“In master’s little apartment,” Conseil answered. “In master’s museum! And by now I would have classified master’s fossils. And master’s babirusa would be ensconced in its cage at the zoo in the Botanical Gardens, and it would have attracted every curiosity seeker in town!”
“Quite so, Conseil, and what’s more, I imagine that people will soon be poking fun at us!”
“To be sure,” Conseil replied serenely, “I do think they’ll have fun at master’s expense. And must it be said . . . ?”
“It must be said, Conseil.”
“Well then, it will serve master right!”
“When one has the honor of being an expert as master is, one mustn’t lay himself open to—”
Conseil didn’t have time to complete the compliment. In the midst of the general silence, a voice became audible. It was Ned Land’s voice, and it shouted:
“Ahoy! There’s the thing in question, abreast of us to leeward!”
AT THIS SHOUT the entire crew rushed toward the harpooner—commander, officers, mates,
sailors, cabin boys, down to engineers leaving their machinery and stokers neglecting their furnaces. The order was given to stop, and the frigate merely coasted.
By then the darkness was profound, and as good as the Canadian’s eyes were, I still wondered how he could see—and what he had seen. My heart was pounding fit to burst.
But Ned Land was not mistaken, and we all spotted the object his hand was indicating.
Two cable lengths off the Abraham Lincoln’s starboard quarter, the sea seemed to be lit up from underneath. This was no mere phosphorescent phenomenon, that much was unmistakable. Submerged some fathoms below the surface of the water, the monster gave off that very intense but inexplicable glow that several captains had mentioned in their reports. This magnificent radiance had to come from some force with a great illuminating capacity. The edge of its light swept over the sea in an immense, highly elongated oval, condensing at the center into a blazing core whose unbearable glow diminished by° outward.
“It’s only a cluster of phosphorescent particles!” exclaimed one of the officers.
“No, sir,” I answered with conviction. “Not even angel–wing clams or salps have ever given off such a powerful light. That glow is basically electric in nature. Besides . . . look, look! It’s shifting! It’s moving back and forth! It’s darting at us!”
A universal shout went up from the frigate.
“Quiet!” Commander Farragut said. “Helm hard to leeward! Reverse engines!”
Sailors rushed to the helm, engineers to their machinery. Under reverse steam immediately, the Abraham Lincoln beat to port, sweeping in a semicircle.
“Right your helm! Engines forward!” Commander Farragut called.
These orders were executed, and the frigate swiftly retreated from this core of light.
My mistake. It wanted to retreat, but the unearthly animal came at us with a speed double our own.
We gasped. More stunned than afraid, we stood mute and motionless. The animal caught up with us, played with us. It made a full circle around the frigate—then doing fourteen knots—and wrapped us in sheets of electricity that were like luminous dust. Then it retreated two or three miles, leaving a phosphorescent trail comparable to those swirls of steam that shoot behind the locomotive of an express train. Suddenly, all the way from the dark horizon where it had gone to gather momentum, the monster abruptly dashed toward the Abraham Lincoln with frightening speed, stopped sharply twenty feet from our side plates, and died out—not by diving under the water, since its glow did not recede gradually—but all at once, as if the source of this brilliant emanation had suddenly dried up. Then it reappeared on the other side of the ship, either by circling around us or by gliding under our hull. At any instant a collision could have occurred that would have been fatal to us.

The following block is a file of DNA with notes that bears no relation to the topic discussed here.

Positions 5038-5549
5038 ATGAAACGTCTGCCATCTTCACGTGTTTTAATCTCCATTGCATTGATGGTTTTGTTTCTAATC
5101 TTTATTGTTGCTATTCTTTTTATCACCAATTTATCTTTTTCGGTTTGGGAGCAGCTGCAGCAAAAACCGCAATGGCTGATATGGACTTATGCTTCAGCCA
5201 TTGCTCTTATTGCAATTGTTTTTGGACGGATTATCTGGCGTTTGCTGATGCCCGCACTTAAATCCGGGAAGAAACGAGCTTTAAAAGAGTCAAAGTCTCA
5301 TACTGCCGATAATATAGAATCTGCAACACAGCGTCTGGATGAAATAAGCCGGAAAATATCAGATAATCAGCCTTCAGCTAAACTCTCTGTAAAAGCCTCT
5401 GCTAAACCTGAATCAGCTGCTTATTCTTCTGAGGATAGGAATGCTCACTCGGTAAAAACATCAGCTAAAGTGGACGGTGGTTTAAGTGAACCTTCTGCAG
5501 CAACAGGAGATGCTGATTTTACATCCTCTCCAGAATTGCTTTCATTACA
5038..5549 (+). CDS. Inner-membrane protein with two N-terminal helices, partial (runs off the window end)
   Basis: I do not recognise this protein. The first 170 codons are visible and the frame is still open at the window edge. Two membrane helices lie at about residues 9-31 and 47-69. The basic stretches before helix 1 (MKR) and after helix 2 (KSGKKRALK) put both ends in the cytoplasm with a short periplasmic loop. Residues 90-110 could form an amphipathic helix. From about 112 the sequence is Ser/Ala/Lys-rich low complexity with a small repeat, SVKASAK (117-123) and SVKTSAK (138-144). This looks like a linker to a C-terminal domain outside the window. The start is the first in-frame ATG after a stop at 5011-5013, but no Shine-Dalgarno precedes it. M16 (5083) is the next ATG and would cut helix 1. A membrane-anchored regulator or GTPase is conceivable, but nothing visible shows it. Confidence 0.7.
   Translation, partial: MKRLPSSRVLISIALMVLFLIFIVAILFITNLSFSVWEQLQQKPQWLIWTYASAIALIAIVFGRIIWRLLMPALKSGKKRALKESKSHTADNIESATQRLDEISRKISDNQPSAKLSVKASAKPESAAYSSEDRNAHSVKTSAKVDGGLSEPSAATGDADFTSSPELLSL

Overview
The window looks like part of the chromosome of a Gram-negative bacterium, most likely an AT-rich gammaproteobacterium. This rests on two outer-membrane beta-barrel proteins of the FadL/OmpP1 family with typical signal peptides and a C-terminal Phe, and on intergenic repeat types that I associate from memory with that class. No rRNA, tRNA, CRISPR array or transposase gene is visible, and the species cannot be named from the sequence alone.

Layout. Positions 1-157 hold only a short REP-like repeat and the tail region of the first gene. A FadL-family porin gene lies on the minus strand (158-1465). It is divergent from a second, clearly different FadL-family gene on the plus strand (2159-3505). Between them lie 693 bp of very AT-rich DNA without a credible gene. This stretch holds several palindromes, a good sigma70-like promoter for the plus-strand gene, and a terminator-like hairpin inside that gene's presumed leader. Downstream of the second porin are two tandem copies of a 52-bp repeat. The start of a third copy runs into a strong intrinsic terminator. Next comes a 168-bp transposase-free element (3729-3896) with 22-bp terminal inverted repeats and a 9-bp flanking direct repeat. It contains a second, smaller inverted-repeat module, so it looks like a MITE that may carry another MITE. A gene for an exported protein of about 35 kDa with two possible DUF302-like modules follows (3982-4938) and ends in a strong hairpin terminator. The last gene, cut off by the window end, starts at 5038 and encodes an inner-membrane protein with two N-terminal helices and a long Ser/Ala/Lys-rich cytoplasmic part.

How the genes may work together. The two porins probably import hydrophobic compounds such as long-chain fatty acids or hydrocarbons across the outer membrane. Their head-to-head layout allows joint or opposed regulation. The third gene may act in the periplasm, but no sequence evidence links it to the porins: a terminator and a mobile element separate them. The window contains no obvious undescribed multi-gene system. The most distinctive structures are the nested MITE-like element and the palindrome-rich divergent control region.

Meanwhile I was astonished at the frigate’s maneuvers. It was fleeing, not fighting. Built to pursue, it was being pursued, and I commented on this to Commander Farragut. His face, ordinarily so emotionless, was stamped with indescribable astonishment.
“Professor Aronnax,” he answered me, “I don’t know what kind of fearsome creature I’m up against, and I don’t want my frigate running foolish risks in all this darkness. Besides, how should we attack this unknown creature, how should we defend ourselves against it? Let’s wait for daylight, and then we’ll play a different role.”
“You’ve no further doubts, commander, as to the nature of this animal?”
“No, sir, it’s apparently a gigantic narwhale, and an electric one to boot.”
“Maybe,” I added, “it’s no more approachable than an electric eel or an electric ray!”
“Right,” the commander replied. “And if it has their power to electrocute, it’s surely the most dreadful animal ever conceived by our Creator. That’s why I’ll keep on my guard, sir.”
The whole crew stayed on their feet all night long. No one even thought of sleeping. Unable to compete with the monster’s speed, the Abraham Lincoln slowed down and stayed at half steam. For its part, the narwhale mimicked the frigate, simply rode with the waves, and seemed determined not to forsake the field of battle.
However, near midnight it disappeared, or to use a more appropriate expression, “it went out,” like a huge glowworm. Had it fled from us? We were duty bound to fear so rather than hope so. But at 12:53 in the morning, a deafening hiss became audible, resembling the sound made by a waterspout expelled with tremendous intensity.
By then Commander Farragut, Ned Land, and I were on the afterdeck, peering eagerly into the profound gloom.
“Ned Land,” the commander asked, “you’ve often heard whales bellowing?”
“Often, sir, but never a whale like this, whose sighting earned me $2,000.00.”